Having been elected as MP for South East Staffordshire in 1983 when he was already 51, he probably thought that he might not be able to enjoy the fullest ministerial career which presents itself to younger men, but his vast experience and attitudes commended themselves; his appointment to the whips' office in 1986 was inspired.
Lightbown was a large man in all respects and possibly the last Regimental Sergeant-Major to enter the whips' office. He saw the changes in the Conservative Party as new intakes of young MPs arrived after the 1987 and 1992 general elections and our majority dropped, and thought that these new MPs needed to be educated in the ways of Parliament and in the advantages of United Action.
Any new member who fell foul of one of the whips' main commandments, such as missing an important vote, would receive the benefit of David Lightbown's advice and concern. They might have felt the treatment was robust, but I know of members who are eternally grateful for the way in which Lightbown, having set them on the right course and pointed out to them in no uncertain fashion the transgressions they had committed, then escorted them to the smoking room for a drink and to the Member's Dining Room for a meal: he was a caring and congenial man.
There was a certain political radicalism about David Lightbown. He could not abide hypocrisy and cant, and found socialism in all its forms completely "beyond the pale", though he was just as happy to provide the homely advice and hospitality to opponents that he would so willingly provide to one of his own party.
At a time when the "plastic" packaging of politicians has arrived, Lightbown remained an individual. Like a number of us he voted consistently against the televising of the House of Commons proceedings because he believed that it would affect the spontaneity of MPs.
During the Maastricht debate he was credited in the popular press with, at the least, some robust behaviour towards the recalcitrant rebels. The tabloids called him "The Terminator". The truth is that he was deeply upset by such rebellion when his basic beliefs were so concerned with loyalty. The approach was never as robust as was alleged; and I believe he retained great affection from the "objects" of his activity.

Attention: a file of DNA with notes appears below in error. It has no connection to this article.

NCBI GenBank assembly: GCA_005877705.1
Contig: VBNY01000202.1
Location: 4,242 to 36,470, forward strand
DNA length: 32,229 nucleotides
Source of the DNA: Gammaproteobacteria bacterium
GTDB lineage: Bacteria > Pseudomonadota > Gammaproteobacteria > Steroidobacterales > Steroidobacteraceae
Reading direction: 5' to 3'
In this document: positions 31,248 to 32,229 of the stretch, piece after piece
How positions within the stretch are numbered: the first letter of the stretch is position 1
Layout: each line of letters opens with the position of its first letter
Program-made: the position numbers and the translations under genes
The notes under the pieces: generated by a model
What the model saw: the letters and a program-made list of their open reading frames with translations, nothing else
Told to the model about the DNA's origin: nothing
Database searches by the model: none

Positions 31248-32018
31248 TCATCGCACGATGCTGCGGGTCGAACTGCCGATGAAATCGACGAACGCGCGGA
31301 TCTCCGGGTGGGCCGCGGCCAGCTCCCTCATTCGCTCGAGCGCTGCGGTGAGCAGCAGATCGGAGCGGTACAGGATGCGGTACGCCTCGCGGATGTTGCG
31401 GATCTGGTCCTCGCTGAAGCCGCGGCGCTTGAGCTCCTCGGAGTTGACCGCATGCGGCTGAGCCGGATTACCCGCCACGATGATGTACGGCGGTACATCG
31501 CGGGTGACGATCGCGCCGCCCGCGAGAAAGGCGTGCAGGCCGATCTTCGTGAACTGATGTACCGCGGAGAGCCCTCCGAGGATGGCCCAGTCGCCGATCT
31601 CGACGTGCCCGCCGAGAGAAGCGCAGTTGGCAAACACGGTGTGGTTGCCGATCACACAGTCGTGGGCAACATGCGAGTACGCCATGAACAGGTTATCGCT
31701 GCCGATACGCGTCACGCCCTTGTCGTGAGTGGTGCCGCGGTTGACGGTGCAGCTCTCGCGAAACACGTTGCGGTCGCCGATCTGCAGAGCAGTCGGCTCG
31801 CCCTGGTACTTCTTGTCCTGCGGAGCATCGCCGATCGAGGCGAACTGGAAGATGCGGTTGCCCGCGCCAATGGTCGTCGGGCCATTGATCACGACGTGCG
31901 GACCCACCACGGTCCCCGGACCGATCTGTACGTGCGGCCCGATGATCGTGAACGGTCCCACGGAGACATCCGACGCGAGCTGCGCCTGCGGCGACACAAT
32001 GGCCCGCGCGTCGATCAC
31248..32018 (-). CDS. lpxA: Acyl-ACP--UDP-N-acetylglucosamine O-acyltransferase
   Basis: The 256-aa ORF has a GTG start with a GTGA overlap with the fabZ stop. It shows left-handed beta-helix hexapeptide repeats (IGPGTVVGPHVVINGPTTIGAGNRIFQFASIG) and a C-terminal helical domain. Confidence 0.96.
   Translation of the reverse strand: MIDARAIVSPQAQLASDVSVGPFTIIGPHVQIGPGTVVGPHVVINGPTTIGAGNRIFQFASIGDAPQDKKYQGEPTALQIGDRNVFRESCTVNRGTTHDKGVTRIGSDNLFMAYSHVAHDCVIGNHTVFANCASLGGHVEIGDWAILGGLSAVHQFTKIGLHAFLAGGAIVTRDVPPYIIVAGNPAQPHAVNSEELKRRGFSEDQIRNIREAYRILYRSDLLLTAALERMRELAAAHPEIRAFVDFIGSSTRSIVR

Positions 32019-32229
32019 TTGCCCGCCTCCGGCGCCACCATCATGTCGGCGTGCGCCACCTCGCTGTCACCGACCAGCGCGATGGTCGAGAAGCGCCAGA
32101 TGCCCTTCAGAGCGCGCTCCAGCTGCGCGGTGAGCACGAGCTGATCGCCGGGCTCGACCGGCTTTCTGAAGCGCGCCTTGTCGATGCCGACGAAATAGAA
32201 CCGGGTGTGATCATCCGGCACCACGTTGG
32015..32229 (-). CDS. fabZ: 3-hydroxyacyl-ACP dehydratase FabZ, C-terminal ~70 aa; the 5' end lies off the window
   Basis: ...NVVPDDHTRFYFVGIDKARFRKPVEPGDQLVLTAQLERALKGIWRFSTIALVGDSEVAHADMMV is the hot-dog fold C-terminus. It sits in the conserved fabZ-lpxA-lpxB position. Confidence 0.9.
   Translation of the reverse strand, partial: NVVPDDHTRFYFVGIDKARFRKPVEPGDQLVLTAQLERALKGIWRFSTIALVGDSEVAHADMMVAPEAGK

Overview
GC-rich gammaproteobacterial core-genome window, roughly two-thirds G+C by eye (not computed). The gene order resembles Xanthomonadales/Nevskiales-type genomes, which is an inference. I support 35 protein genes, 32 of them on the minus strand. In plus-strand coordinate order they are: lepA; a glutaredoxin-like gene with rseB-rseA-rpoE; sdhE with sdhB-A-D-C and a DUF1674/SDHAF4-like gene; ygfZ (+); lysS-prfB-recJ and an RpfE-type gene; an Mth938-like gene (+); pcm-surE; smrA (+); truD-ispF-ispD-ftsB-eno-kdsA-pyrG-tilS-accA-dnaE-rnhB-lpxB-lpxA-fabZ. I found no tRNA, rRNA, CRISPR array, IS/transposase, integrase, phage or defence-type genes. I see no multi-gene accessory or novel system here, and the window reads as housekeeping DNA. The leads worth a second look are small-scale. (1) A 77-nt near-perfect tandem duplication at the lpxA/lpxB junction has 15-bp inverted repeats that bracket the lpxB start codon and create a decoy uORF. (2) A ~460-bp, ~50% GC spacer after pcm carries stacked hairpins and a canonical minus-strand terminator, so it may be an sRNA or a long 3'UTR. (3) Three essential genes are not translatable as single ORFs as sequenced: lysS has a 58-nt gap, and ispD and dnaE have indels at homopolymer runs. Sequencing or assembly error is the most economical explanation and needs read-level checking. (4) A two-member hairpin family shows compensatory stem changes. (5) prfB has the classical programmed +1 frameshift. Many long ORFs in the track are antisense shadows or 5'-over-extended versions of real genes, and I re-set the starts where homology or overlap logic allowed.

When Lightbown's seniority in the whips' office led him to take on the duties of a Royal Household Officer, this was a source of pride. He was devoted to the Queen and, in the same way that he believed in loyalty to the Leader of the Party and his Government, he believed in loyalty and devotion to Monarch. He would regale the whips' office with stories of how hard the Queen works and how committed she is to the service of her country. He loved being a part of that.
When there was time to relax, there was no finer socialiser than David Lightbown, with the support of his wife Ann. He regularly performed the role of Santa Claus at the whips' Christmas party. At the party three years ago the Division Bell rang and we all had to make haste to the House of Commons to vote; Lightbown had no time to change as he was dispensing presents from his sack to the whips' children, so he proceeded to the government lobby in his full outfit. He was obliged to remove his headgear to satisfy the government teller that he actually was the Member for South East Staffordshire.
Lightbown had many interests outside the House, including rugby. (Controversially, in 1984, he supported the rugby football tour of South Africa.) He died whilst attending the Oxford and Cambridge Varsity rugby match.
David Lincoln Lightbown, politician: born Derby 30 November 1932; member, Lichfield District Council 1975-86 (Leader of Council 1977-83); member, Staffordshire County Council 1977-85; MP (Conservative) for Staffordshire South East 1983-95; Assistant Government Whip 1986-87, Lord Commissioner of HM Treasury (government whip) 1987-90; Vice-Chamberlain, HM Household 1990, Comptroller 1990-95; Kt 1995; married; died London 12 December 1995.